Separate names with a comma.
Discussion in 'Basses [BG]' started by 5intheface, Dec 18, 2005.
I've always kind of wondered but never quite known. It always looks cool though.
it was put to reduce the hum and static noises between the amp and the bass
Does it add to the tone, and does duct tape acomplish the same noise reduction? I only ask because I saw Patrick O'Hearn with duct tape on his bass from '70 with Zappa on Baby Snakes.
I wouldn't know about the duct tape.. but all it does today is get in the way.. (rimes ) they though look good
Back in the day it was partially for shielding. Now it's purely cosmetic.
Some people work it into their style like Marcus Miller.
I play my basses with or without em.
not that i was around then.. but it was my belief that the originally P bass had one as a wrist rest because they it was common to play with a pick in kinda of a guitar style.
Isn't that what the finger rest on the lower horn is for?
Yeah, that's what I thought too. I guess in its inception, it was for protection and noise resistance. But what little benefits it offered didn't justify its being in the way. These days we have epoxy wax dipped pickups and more effective shielding. So having the piece is more an esthetic thing. I think it looks pretty cool on the Jazz along with the bridge cover, but have you ever tried to play one with all that metal in the way? Cool looking, yes; but let's face it, its a far more effective ashtray!
They were handrests, the fingerrest was for playing with your thumb, Brian Wilson-style. I ordered one for my Squier as I usually play a Ric and am used to resting my hand on the pickup.
The purpose of the pickup cover was to cut your hand to ribbons if you ever tried slapping or any other over-the-top wanking on the bass, at the expense of laying it down.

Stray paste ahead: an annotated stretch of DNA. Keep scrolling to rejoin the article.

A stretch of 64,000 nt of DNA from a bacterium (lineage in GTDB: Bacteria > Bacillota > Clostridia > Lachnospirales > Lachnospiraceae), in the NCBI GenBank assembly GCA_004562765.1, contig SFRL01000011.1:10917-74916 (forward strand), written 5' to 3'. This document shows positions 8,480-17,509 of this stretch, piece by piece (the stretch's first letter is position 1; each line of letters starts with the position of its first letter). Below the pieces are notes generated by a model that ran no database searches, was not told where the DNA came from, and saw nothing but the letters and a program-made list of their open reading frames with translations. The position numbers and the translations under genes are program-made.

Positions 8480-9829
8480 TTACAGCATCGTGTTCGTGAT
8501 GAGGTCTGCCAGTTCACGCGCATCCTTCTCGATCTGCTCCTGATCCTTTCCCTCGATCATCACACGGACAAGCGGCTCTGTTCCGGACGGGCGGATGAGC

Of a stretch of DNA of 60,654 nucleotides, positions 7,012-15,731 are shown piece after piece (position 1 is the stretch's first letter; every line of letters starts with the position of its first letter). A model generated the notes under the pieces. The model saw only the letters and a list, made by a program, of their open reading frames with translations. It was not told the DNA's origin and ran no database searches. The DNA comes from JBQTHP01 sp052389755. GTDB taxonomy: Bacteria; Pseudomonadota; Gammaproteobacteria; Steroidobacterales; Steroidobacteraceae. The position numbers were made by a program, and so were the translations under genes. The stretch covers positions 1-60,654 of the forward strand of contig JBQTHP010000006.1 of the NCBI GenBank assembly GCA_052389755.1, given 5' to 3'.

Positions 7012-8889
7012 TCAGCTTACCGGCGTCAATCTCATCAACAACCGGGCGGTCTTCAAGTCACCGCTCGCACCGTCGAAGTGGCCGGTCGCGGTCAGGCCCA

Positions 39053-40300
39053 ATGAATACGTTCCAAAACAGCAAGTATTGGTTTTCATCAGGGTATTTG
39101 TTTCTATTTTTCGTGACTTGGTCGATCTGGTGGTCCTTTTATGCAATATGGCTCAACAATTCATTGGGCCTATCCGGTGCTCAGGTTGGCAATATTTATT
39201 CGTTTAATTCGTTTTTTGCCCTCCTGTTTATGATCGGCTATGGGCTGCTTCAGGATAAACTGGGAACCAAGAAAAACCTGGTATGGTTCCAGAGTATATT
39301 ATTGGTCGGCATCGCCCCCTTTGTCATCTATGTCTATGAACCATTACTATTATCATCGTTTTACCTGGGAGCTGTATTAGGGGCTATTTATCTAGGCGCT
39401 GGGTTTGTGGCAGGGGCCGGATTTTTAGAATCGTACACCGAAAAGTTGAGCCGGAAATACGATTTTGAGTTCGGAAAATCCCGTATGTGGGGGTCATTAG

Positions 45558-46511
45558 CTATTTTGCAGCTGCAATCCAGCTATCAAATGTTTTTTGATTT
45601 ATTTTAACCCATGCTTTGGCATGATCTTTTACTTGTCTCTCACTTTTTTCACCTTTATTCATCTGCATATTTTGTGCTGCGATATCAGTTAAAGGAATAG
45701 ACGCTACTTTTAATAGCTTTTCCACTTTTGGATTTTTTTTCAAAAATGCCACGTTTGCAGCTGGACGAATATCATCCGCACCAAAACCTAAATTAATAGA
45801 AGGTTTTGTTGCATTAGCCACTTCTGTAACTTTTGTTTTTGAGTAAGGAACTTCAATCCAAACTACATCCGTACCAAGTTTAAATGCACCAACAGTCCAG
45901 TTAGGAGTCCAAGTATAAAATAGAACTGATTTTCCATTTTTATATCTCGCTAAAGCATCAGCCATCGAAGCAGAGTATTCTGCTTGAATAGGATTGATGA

IN my experience the only thing it does is limit your tone area...
over the pickup is where I find the nicest sound on any bass... thats exactly the place you cant find it if you put one of those on, making you play in a trebblier area.
Or closer to the neck...
They don't get in the way for me at all, and they're cool-lookin.
I seem to remember a Jamerson quote where he said that it was a big part of his sound. That, along with old strings and gunk on the fingerboard. I find that the covers get in the way but if you look at some old pictures you'll see that a lot of guys used to play closer to the neck. With the higher tension flatwounds that were more popular then it makes sense - and sounds good!
The pickup covers are very effective at resisting hum that comes from stage lighting and other sources of radiating energy.
I bit off topic maybe, but concerning the bridge cover.
The earliest bridge covers for precision basses had a piece of foam glued to the inside to deaden the attack of the strings.
Why? Because when you play with muted flats, the bass soudns very much like an upright bass. Which was origionally the purpose of the electric bass, and easier to play alternative to the upright bass.
its got alot to do with cosmetics too, alot of people used pickup covers because they thought the pickups were ugly, or so i've heard.
Are you playing lefty strung righty?
How could this be unless the cover was grounded?
I subcribe to the looks only theory and possibly the hand rest theory ...
IMHO, although I like the look they are definetly "in the way"!!
because it shields the pickup from the waves coming from the lights..
Oh now I get it. I was wondering how it could be effective with EMI without being grounded. Blocking the light waves makes more sense.